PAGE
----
Two of the major demographic groups reshaping how America is growing are immigrants, who are radically changing the ethnic composition of the United States, and baby boomers, who are delaying retirement and staying active as they age. The result: new “Melting Pot” and “Sunbelt” states that will reap the economic benefits of in-migration by the two groups. So says William H. Frey, senior fellow at the Brookings Institution.

Frey discussed some of the implications of early findings from the 2010 Census at ULI’s annual Fall Meeting last week in Washington, D.C. According to Frey, the way immigrants and baby boomers are “spatially rearranging themselves” provides an indication of which states might reap the most development and investment opportunities leading up to the midpoint of the century.

The new Sunbelt states — including Washington, Oregon, Idaho, Utah, Colorado, New Mexico, Georgia, North Carolina, South Carolina, Tennessee and Virginia – are drawing the most domestic migrants (mainly baby boomers). The new Melting Pot states – including Texas, California, Illinois, New York and Florida – are drawing the most immigrants. Meanwhile, the Heartland states — including Mississippi, Alabama, Louisiana, Arkansas and virtually all in the Midwest other than Illinois – are neither drawing immigrants nor retaining baby boomers, leaving them with a predominantly elderly white population.

“Domestic migrants follow jobs and immigrants follow families,” Frey noted. In cities in both the Melting Pot and Sunbelt states, centrally located neighborhoods will be the “windfall gainers,” he predicted, with more people likely to live as close to employment hubs as they can afford.

Another trend worth watching: states with the most people under age 18. The 2010 Census data shows that Georgia, Florida, North Carolina, Texas, Arizona, Nevada, Colorado, Utah and Idaho all experienced an increase of at least 10 percent in the number of residents under age 18. Many are bi-lingual minorities; and, a major education gap exists between those in the group (Hispanics having the least education; Asians the most). As these children become adults, the decline of whites dominating the labor force, as well as educational opportunities and immigration policies are all “factors that must be considered” in terms of the nation’s ability to prosper, Frey noted.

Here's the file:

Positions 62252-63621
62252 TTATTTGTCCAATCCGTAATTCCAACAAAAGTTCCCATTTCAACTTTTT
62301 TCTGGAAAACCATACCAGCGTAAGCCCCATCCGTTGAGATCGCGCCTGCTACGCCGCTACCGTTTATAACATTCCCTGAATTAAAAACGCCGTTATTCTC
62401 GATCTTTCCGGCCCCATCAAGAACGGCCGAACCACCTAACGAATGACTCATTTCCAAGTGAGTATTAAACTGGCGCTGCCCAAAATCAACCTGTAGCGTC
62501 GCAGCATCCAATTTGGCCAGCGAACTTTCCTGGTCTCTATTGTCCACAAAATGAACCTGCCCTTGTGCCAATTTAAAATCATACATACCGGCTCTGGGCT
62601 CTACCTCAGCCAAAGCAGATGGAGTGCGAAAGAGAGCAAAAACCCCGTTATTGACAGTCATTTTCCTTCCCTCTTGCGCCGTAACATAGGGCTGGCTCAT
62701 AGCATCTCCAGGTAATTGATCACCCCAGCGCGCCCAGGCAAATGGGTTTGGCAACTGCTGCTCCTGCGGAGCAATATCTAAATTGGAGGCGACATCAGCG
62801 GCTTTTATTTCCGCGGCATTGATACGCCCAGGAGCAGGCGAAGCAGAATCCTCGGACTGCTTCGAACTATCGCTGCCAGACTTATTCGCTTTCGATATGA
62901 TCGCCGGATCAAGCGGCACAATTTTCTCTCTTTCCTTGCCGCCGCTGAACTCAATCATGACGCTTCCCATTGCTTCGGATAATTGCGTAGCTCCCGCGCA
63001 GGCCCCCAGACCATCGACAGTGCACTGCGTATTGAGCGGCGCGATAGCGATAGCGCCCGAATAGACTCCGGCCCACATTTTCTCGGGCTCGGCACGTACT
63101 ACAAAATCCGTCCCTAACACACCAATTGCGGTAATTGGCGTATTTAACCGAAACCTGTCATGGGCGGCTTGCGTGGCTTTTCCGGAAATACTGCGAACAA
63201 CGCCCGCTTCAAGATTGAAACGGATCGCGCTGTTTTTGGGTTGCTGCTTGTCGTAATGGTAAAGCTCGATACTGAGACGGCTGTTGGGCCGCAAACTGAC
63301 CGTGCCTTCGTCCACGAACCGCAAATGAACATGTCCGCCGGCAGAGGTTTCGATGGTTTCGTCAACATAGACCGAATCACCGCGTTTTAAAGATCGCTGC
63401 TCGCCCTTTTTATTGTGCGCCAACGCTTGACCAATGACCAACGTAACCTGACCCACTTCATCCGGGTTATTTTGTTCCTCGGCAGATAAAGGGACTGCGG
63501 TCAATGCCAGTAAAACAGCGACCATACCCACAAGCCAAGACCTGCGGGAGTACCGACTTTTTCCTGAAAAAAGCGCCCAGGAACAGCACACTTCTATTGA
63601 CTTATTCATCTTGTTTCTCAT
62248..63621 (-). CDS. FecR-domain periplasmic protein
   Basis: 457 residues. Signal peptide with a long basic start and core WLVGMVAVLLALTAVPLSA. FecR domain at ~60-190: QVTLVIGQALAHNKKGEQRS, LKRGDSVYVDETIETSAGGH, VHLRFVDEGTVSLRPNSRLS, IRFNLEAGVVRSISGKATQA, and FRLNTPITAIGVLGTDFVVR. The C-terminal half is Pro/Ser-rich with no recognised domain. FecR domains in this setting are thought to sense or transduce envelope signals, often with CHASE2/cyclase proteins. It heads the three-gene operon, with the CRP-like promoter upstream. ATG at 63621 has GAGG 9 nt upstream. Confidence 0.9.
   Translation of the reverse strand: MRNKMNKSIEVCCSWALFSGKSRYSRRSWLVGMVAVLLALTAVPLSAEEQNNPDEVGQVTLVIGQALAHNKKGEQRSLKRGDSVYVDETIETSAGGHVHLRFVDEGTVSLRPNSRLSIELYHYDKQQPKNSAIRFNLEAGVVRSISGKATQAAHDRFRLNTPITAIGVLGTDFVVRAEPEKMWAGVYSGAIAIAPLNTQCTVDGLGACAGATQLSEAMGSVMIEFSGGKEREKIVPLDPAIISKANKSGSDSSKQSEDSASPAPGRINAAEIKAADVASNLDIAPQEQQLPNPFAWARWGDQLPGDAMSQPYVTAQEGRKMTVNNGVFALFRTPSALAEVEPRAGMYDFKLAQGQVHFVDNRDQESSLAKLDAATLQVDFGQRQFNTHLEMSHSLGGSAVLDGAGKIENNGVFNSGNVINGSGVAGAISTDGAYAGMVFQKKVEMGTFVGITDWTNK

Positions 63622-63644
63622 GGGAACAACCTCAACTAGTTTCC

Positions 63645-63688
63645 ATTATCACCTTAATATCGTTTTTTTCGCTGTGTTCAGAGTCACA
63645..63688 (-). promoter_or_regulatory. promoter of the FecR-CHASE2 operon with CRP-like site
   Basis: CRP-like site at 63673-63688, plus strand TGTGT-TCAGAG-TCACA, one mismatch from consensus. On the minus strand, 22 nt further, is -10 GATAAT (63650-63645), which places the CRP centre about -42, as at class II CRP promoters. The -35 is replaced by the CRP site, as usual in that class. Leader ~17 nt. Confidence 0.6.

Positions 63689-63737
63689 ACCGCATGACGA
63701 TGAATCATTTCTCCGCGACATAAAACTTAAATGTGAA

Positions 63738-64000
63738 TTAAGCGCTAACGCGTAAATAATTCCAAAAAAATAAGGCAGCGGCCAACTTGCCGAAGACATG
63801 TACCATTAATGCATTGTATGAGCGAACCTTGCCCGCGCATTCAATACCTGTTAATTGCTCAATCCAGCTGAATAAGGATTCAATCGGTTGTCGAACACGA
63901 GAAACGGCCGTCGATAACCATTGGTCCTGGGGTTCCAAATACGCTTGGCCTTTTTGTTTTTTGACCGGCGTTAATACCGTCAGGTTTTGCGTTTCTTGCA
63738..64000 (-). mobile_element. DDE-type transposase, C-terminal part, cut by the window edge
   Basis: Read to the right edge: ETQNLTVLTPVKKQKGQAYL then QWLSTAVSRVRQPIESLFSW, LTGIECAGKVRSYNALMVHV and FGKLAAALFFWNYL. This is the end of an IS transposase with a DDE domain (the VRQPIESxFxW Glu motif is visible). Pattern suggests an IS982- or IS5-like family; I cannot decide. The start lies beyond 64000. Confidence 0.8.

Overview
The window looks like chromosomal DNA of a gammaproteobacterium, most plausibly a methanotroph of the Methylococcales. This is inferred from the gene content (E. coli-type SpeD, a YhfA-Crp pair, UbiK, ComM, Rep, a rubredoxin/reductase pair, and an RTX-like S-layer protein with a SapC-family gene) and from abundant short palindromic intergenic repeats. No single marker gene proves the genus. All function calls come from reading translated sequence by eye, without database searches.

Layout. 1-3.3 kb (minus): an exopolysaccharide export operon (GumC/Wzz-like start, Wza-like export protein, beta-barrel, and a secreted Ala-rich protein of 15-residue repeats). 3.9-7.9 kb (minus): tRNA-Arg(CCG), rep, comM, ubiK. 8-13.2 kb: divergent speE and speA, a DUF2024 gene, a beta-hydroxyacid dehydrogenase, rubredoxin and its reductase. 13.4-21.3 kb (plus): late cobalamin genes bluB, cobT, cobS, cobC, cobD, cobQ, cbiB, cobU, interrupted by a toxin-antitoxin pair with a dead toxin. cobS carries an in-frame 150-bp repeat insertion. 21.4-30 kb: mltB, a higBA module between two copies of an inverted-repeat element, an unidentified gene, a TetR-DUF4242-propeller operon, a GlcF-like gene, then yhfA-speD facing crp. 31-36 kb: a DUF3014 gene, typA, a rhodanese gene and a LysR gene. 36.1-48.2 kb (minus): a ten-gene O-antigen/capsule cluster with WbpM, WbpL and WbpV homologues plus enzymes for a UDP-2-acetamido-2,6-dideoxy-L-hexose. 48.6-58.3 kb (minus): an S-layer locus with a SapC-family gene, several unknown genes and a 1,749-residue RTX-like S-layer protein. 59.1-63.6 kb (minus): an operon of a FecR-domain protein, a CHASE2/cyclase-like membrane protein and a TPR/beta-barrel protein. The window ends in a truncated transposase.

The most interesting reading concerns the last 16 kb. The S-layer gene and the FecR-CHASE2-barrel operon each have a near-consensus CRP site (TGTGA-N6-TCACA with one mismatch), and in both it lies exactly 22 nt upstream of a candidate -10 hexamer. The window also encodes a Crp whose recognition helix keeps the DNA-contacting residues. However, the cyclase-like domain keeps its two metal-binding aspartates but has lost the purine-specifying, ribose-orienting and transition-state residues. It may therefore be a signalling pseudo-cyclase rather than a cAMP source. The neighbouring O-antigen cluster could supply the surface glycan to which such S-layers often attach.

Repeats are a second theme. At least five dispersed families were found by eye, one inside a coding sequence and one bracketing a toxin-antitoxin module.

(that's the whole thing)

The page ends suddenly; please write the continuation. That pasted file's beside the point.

Panelist Anthony Downs, senior fellow for metropolitan policy at the Brookings Institution, pointed to three trends he believes will shape growth in urban regions going forward:

  • An eventual return to growth in the exurbs. A long-term look at population shifts between 2000 and 2010 shows a sharp increase in suburban growth that stopped only when the recession began two years ago. More than 72 percent of the population increase (180-plus million people) experienced in 60 major metropolitan areas through 2008 occurred on the outer edges. “When the economy returns to normal, most growth will resume in the exurbs,” Downs predicted.
  • Little correlation between population and traffic. With very few exceptions, a comparison of population growth rates and traffic congestion shows no definitive proof that the population growth rate is affected by traffic congestion. The exceptions: New York, Chicago, and Los Angeles all experienced relatively low population growth rates, suggesting that these areas may be suffering the consequences of high traffic congestion.
  • An overall decline in education level affecting global competitiveness. The disparity of the education level among whites, Asians, Hispanics and African Americans is a trend Downs agreed with Frey must be addressed. This gap, in which whites and Asians tend to be far better educated than Hispanics or African Americans, is exacerbated when more people of the same ethnic group choose to live in the same areas, Downs noted. “This…voluntary segregation (among all groups) is making it difficult to improve the grades of African Americans and Hispanics… If we (Americans) continue to live in spatially separated groups, we may be driving the education level of our future labor force so low, in regards to foreign competition, that we cannot maintain our relatively high level of standard of living,” Downs said.

For additional information on immigrant population growth see, “Top 10 Metropolitan Areas for Immigrant Population Growth.”